Let The Words Flow
Worrying about how the characters speak and what words are appropriate can sometimes slow down the writing process. For this it’s generally advisable in the first instance just to write out the dialogue as it comes to mind and worry about tidying it up during the editing process. By simply getting the dialogue down on paper in the first draft, not only are you keeping the flow going in terms of writing your story but you are also more likely to keep the dialogue fresh; you’re more likely to come up with something inspired if you’re not worrying about dialogue structure. In the case of dialogue-heavy scenes some writers even advocate writing the dialogue first and then going back and adding the action afterwards.
Let The Dialogue Tell The Story
In and of itself, dialogue can go a long way towards setting the scene. In keeping with the writer’s adage of ‘show, don’t tell,’ good dialogue can impart far more information about what’s going on with the characters and the story than any amount of description. The way that characters speak to each other and the words they use can teach us a lot about who those characters are and their relationship to the narrative. Effective dialogue can also help to advance the story, presenting the reader with pertinent information through the characters.
That isn’t to say that the dialogue has to act as a vehicle for narrative exposition, though occasionally that may happen. Instead, try to use the dialogue as a counterpoint to the action, enhancing the scene rather than replacing or overshadowing it. If the scene you’re writing is particularly dialogue-heavy then try to break it up with appropriate action; a scene in which two characters are arguing over a point of contention could include short descriptions of their body language and the way they physically interact with each other.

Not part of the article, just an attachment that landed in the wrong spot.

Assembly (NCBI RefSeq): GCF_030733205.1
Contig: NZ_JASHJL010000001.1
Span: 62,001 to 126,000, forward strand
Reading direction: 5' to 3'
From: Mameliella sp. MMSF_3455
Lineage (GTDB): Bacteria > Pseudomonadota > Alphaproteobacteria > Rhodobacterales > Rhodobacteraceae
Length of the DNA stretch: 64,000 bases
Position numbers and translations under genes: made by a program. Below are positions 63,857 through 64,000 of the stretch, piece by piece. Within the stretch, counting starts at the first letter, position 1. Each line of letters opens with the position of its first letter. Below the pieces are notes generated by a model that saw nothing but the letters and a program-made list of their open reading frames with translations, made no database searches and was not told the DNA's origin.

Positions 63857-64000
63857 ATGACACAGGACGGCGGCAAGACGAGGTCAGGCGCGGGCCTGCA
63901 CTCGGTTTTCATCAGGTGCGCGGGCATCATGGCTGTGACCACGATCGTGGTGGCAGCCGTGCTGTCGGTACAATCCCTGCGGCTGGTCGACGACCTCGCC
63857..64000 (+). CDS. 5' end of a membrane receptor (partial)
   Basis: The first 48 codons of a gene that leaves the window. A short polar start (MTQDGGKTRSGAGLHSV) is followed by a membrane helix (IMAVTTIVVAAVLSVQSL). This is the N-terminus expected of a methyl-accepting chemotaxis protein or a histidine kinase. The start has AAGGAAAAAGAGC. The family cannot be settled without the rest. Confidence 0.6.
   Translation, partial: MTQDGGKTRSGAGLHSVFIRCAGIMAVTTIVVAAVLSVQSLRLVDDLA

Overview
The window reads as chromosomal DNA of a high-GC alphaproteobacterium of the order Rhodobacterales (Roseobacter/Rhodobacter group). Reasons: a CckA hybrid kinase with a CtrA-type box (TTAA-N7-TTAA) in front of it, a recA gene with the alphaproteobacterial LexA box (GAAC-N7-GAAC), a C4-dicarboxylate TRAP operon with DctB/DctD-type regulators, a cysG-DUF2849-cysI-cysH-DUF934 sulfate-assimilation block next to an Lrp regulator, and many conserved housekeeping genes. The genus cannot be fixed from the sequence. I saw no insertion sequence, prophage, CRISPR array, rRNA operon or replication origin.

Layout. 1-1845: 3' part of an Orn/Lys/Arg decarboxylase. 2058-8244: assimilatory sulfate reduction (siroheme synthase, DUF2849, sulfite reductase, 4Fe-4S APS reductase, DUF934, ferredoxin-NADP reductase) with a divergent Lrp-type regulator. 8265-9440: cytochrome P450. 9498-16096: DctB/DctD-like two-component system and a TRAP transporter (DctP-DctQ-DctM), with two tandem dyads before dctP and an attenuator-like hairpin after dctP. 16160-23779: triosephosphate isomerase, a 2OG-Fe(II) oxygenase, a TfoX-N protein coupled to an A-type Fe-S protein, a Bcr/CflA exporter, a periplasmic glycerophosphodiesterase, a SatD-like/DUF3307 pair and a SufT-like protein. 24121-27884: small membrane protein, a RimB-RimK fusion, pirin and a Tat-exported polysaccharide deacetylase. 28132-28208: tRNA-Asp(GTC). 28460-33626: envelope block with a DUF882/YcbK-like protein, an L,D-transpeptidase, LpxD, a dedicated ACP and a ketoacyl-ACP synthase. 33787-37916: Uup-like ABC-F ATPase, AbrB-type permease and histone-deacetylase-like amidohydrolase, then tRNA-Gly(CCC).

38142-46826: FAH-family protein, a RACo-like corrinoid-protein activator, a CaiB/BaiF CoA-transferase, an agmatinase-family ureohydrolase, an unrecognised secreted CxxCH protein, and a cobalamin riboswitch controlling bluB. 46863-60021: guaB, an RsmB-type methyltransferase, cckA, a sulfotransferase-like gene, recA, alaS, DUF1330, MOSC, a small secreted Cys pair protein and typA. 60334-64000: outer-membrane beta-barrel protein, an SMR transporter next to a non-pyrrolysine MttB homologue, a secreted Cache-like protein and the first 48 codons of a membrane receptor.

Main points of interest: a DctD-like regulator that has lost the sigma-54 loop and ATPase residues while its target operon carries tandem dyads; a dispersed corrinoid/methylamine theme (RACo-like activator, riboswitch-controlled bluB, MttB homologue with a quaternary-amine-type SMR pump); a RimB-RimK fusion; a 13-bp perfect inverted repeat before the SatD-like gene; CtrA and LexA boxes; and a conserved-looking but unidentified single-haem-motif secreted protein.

Watch Your Tags
One of the most common mistakes made by inexperienced writers (myself included) is the overuse of non-standard dialogue tags. A dialogue tag is the bit that tells the reader who’s speaking, and sometimes might also include a pointer on how they’re speaking. For example:
“What’s going on with the rescue team?” Blanchard asked, adjusting his tie.
“As far as I know they’d just touched down in Afghanistan,” Mary replied, glancing at the Ops screen for confirmation. “They should be on mission within the next few hours.”
“Are there any variables we haven’t accounted for?” Blanchard wondered, leaning over to examine the situation reports.
“Nothing that I’m aware of,” Mary told him. “Don’t worry, we’ve got this covered.”
“Okay, no need to get possessive,” Blanchard retorted, stepping away from the desk. “I just don’t want anything to go wrong.”
This is messy dialogue, not because there’s anything wrong with the dialogue itself, but because of the explosion of descriptive tags and the use of attribution in every sentence. Within that short interchange the two characters have variously ‘asked’, ‘replied’, ‘wondered’, ‘told’ and ‘retorted’, all of which are fine if used sparingly and carefully. However, when they’re thrown together like this then all this does is remind the reader that they’re reading a story; essentially, too many varied dialogue tags can break the reader’s suspension of disbelief.
Generally speaking there are only two or three tags that you will ever need: said, asked and replied. Some writers will even tell you that the last two of those are also superfluous, and that you only need said; adding a question mark to the end of a line of dialogue is a pretty effective way of making it clear that someone is asking a question, and the next response from the target of the enquiry is pretty much guaranteed to be their reply. In almost every situation in which a dialogue tag has been used, the tag can usually be replaced with the word said, with or without some descriptive flourish, and in most cases this will actually improve the flow of the dialogue.